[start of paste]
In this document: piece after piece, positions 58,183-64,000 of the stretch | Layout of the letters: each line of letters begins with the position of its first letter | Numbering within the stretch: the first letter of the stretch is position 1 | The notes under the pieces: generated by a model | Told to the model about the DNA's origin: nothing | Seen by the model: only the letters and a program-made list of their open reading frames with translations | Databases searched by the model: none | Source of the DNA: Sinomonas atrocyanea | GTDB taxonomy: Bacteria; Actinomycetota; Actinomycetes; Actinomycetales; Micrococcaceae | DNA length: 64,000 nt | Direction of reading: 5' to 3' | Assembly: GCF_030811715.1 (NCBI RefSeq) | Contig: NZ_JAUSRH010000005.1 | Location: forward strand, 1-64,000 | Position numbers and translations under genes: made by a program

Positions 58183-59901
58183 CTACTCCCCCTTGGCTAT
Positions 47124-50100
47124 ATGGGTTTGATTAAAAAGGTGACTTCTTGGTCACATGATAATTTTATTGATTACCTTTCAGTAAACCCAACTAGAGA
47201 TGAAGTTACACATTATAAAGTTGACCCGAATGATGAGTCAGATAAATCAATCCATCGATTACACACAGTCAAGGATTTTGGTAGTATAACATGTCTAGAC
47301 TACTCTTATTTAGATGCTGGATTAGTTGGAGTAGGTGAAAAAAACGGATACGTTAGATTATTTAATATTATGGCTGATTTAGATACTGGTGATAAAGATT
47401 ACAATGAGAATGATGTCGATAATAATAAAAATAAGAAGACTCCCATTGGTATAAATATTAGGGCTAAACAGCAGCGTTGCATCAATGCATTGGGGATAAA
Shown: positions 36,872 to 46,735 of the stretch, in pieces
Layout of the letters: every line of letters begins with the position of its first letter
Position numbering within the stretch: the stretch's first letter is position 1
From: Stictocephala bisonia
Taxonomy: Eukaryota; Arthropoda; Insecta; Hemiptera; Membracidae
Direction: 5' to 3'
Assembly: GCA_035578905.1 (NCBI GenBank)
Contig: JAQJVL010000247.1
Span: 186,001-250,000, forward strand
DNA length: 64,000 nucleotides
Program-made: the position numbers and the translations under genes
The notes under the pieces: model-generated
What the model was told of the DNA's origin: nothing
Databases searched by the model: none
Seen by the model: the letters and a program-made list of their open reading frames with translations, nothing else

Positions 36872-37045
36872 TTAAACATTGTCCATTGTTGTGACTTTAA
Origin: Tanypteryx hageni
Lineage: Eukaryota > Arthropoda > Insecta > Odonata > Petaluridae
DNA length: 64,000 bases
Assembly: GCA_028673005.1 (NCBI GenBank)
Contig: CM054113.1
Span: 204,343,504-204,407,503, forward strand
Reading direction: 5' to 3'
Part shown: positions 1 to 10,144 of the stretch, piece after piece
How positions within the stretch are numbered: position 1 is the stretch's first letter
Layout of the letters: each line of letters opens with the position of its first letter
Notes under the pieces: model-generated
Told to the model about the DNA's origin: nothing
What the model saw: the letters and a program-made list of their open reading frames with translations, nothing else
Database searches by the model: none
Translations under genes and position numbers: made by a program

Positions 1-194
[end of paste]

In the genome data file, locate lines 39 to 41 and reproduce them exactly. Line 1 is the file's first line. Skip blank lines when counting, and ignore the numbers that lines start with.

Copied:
Database searches by the model: none
Translations under genes and position numbers: made by a program

Positions 1-194